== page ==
Approximately three million people in the US have hepatitis C. In some cases, hepatitis C can be completely cured. However, many with the condition may be asymptomatic for decades and thus are not diagnosed until the disease has progressed into later stages. This is problematic, because when hepatitis C advances, it may cause scarring of the liver. When should liver transplant be considered for these patients? And what is the rate of recurrence and necessity for re-transplantation? Dr. Paul Kwo, medical director of the adult liver transplant program at Indiana University Health, discusses treatment options for patients with various stages of hepatitis C, as well as the evaluation process for those with advanced hepatitis C who are liver transplant candidates. Dr. Aaron Carroll hosts.
Original Air Date: 09/21/2012 | Hosted by: Dr. Aaron Carroll | Guest: Jonathan Fridell, MD
Although most patients with type 1 diabetes are able to rely on insulin to effectively manage their condition, sometimes insulin is not enough. When should these patients consider pancreas and/or kidney transplant? Dr. Jonathan Fridell, surgical director of the pancreas transplant program at Indiana University Health, talks with host Dr. Aaron Carroll about the benefits of separate or simultaneous pancreas and kidney transplantation, and says that such transplants can effectively cure patients of their type 1 diabetes. Of course, not every patient with type 1 diabetes is an appropriate candidate for transplant, and sometimes the side effects of immunosuppresive drugs are serious. What are the factors that influence a patient's eligibility for pancreas and kidney transplant? If a patient already has a kidney transplant, are there any disadvantages to getting a pancreas transplant, since these patients are already on immunosuppressive medications?
Original Air Date: 09/21/2012 | Hosted by: Dr. Aaron Carroll | Guest: Drs. Paul Helft, MD and Joseph Tector, MD, PhD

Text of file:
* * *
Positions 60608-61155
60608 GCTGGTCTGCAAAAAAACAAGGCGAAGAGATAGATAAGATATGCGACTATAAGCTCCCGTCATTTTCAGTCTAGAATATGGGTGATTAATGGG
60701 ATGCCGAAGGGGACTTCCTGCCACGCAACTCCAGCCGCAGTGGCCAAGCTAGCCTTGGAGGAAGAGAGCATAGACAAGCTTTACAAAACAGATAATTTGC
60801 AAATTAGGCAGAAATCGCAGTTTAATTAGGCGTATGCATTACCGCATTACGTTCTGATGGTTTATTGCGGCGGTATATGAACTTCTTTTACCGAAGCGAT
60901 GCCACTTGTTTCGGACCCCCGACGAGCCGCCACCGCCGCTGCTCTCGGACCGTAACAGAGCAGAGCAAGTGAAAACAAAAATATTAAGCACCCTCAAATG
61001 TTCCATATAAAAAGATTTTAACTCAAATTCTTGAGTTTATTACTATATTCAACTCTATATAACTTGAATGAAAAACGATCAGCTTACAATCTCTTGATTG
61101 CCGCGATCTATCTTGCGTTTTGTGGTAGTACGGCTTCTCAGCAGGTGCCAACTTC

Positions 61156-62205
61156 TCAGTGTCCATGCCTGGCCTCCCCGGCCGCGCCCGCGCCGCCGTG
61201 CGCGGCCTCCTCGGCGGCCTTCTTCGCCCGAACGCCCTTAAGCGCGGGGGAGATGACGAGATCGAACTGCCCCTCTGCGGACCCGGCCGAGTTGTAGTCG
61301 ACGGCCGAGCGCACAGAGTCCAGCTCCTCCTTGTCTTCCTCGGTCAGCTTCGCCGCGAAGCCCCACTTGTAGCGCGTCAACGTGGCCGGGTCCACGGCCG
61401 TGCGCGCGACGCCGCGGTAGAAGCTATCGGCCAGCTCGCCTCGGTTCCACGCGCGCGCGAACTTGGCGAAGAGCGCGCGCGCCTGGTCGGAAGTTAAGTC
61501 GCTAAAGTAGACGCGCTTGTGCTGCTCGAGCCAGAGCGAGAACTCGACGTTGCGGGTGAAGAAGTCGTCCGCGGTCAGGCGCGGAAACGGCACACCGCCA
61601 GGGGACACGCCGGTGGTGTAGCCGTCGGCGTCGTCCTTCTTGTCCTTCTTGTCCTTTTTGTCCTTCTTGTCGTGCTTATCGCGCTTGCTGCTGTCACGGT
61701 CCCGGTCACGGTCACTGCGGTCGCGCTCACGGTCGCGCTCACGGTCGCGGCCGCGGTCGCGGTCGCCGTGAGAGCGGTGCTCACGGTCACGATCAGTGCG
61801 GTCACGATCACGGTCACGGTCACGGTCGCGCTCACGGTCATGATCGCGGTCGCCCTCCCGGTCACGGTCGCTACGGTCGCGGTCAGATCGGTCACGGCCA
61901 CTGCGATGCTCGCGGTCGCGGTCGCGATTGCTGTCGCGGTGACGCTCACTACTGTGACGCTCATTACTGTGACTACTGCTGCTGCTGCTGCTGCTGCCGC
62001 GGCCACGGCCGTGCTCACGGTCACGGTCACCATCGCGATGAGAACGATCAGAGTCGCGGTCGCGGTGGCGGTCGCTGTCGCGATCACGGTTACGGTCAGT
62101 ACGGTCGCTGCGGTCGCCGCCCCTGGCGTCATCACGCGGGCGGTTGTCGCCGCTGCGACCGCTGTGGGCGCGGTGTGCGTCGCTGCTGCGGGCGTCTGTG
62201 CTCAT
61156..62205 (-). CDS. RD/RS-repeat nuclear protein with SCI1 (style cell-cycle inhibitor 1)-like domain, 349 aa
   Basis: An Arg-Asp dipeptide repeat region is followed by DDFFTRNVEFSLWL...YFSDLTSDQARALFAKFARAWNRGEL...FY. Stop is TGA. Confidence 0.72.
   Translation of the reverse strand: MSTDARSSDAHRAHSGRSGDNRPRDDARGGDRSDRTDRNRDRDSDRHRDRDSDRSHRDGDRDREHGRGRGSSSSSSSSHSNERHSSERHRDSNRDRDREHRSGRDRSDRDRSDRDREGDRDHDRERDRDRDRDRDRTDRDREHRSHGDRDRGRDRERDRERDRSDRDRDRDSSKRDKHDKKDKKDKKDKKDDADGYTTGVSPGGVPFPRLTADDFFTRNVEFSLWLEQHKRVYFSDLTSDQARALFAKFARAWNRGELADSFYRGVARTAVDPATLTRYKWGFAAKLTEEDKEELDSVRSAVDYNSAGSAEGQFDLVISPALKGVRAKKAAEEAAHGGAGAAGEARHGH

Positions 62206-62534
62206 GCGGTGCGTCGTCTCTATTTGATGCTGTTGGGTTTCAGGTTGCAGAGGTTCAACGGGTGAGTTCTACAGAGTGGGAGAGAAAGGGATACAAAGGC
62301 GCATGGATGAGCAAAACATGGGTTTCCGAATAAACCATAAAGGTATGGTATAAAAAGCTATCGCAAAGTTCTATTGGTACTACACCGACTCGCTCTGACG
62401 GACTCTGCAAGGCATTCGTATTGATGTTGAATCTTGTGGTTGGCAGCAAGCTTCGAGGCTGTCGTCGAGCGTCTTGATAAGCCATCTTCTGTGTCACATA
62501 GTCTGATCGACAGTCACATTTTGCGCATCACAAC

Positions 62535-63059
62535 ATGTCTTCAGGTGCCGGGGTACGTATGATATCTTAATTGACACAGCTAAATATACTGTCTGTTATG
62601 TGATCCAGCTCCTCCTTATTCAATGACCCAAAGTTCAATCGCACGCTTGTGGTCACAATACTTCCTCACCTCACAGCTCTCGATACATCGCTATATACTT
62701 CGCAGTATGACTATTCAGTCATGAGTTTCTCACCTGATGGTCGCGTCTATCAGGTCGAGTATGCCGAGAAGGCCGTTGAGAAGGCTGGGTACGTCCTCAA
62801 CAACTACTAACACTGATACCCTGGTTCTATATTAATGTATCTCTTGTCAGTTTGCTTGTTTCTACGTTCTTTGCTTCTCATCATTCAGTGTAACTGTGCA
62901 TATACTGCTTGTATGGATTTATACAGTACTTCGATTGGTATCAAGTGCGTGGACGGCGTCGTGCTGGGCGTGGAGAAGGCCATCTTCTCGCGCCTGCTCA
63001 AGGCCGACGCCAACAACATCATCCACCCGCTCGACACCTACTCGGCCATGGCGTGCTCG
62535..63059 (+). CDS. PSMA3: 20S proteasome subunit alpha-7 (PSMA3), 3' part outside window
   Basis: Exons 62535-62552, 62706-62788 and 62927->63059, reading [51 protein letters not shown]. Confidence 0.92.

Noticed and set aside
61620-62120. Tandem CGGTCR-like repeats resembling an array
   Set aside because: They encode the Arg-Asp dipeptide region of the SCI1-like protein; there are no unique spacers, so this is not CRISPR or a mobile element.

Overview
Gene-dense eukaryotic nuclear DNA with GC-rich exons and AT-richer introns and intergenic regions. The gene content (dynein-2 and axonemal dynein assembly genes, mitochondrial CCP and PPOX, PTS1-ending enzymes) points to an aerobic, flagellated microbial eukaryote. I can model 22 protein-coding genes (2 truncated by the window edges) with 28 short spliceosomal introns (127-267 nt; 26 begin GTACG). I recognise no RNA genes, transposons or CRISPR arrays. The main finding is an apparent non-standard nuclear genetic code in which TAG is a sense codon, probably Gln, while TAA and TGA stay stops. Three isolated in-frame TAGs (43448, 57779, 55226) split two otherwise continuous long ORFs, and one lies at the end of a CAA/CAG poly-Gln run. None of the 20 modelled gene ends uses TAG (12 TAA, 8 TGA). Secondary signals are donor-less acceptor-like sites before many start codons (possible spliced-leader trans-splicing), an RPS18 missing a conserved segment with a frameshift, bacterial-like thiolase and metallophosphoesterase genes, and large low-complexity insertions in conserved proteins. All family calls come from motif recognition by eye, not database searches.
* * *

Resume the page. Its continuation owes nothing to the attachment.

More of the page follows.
The necessity for transplantation of living cells from other species, or xenotransplantation, may arise when human donors are not available, a bridge organ is needed, or animal cells can provide a unique benefit to patients. Host Dr. Aaron Carroll's guests are xenotransplantation experts Dr. Paul Helft, director of the Charles Warren Fairbanks Center for Medical Ethics at Indiana University Health, and Dr. Joseph Tector, chief of transplant surgery at Indiana University School of Medicine. What is the history of xenotransplantation? What donor species are currently the subject of the most promising research in terms of solid organ transplantation and overcoming immunologic barriers and infection? Find out which patients might be the first to benefit.
Original Air Date: 09/21/2012 | Hosted by: Dr. Aaron Carroll | Guest: Paul R. Helft, MD, A. Joseph Tector, MD, PhD
One of the most pressing problems in transplant medicine is the shortage of available organ donors to keep up with high demand. What are the ethical considerations of solving the liver shortage problem with xenotransplantation? Host Dr. Aaron Carroll welcomes Drs. Tector and Helft for the second part in a discussion of xenotransplantation. Dr. Joseph Tector directs the section of transplant surgery's xenotransplantation research program at the Indiana University School of Medicine. Dr. Paul Helft is director of the Charles Warren Fairbanks Center for Medical Ethics at Indiana University Health, and is a member of the IU Health Ethics Committee and co-chair of the IU Health Ethics Consultation Subcommittee.
Organ Shortages, and When Living Organ Donation Might be a Viable Alternative to Deceased Organ Donation
Original Air Date: 09/21/2012 | Hosted by: Dr. Aaron Carroll | Guest: Dr. Tim Taber
Patients needing transplantation have two options--receiving an organ from a deceased donor or a living donor. In which cases might living organ donation be a viable option, and what are the advantages to this procedure? Dr. Tim Taber, medical director of the kidney and pancreas transplant program at Indiana University Health, discusses the issue of organ shortages, how organs are allocated and the process of living organ donation. Dr. Aaron Carroll hosts.